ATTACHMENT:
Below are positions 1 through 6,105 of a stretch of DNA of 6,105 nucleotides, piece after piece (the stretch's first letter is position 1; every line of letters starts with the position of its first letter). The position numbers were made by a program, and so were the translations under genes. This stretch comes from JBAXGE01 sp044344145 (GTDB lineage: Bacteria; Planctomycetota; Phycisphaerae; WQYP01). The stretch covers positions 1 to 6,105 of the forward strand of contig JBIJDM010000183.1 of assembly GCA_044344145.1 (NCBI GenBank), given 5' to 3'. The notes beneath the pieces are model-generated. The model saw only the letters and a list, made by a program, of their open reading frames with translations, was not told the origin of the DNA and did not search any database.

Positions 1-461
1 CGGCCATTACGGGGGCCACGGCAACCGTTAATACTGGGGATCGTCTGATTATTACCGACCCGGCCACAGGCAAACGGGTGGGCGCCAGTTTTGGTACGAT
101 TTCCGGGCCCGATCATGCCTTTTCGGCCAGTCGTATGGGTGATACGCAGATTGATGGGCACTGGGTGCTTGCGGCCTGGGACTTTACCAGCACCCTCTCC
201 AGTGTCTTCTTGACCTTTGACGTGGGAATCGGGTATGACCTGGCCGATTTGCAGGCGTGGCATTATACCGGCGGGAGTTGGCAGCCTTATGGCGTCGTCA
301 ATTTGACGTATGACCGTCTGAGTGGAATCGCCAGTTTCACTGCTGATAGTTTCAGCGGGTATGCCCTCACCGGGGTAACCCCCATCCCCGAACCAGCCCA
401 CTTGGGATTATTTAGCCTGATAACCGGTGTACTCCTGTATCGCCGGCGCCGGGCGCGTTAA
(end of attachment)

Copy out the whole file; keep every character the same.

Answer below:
Below are positions 1 through 6,105 of a stretch of DNA of 6,105 nucleotides, piece after piece (the stretch's first letter is position 1; every line of letters starts with the position of its first letter). The position numbers were made by a program, and so were the translations under genes. This stretch comes from JBAXGE01 sp044344145 (GTDB lineage: Bacteria; Planctomycetota; Phycisphaerae; WQYP01). The stretch covers positions 1 to 6,105 of the forward strand of contig JBIJDM010000183.1 of assembly GCA_044344145.1 (NCBI GenBank), given 5' to 3'. The notes beneath the pieces are model-generated. The model saw only the letters and a list, made by a program, of their open reading frames with translations, was not told the origin of the DNA and did not search any database.

Positions 1-461
1 CGGCCATTACGGGGGCCACGGCAACCGTTAATACTGGGGATCGTCTGATTATTACCGACCCGGCCACAGGCAAACGGGTGGGCGCCAGTTTTGGTACGAT
101 TTCCGGGCCCGATCATGCCTTTTCGGCCAGTCGTATGGGTGATACGCAGATTGATGGGCACTGGGTGCTTGCGGCCTGGGACTTTACCAGCACCCTCTCC
201 AGTGTCTTCTTGACCTTTGACGTGGGAATCGGGTATGACCTGGCCGATTTGCAGGCGTGGCATTATACCGGCGGGAGTTGGCAGCCTTATGGCGTCGTCA
301 ATTTGACGTATGACCGTCTGAGTGGAATCGCCAGTTTCACTGCTGATAGTTTCAGCGGGTATGCCCTCACCGGGGTAACCCCCATCCCCGAACCAGCCCA
401 CTTGGGATTATTTAGCCTGATAACCGGTGTACTCCTGTATCGCCGGCGCCGGGCGCGTTAA